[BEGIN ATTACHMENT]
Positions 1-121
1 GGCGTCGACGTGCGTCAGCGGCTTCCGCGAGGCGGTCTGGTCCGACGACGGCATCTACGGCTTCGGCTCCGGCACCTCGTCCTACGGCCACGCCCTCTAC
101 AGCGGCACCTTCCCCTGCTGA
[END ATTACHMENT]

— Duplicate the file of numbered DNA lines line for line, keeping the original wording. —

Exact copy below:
Positions 1-121
1 GGCGTCGACGTGCGTCAGCGGCTTCCGCGAGGCGGTCTGGTCCGACGACGGCATCTACGGCTTCGGCTCCGGCACCTCGTCCTACGGCCACGCCCTCTAC
101 AGCGGCACCTTCCCCTGCTGA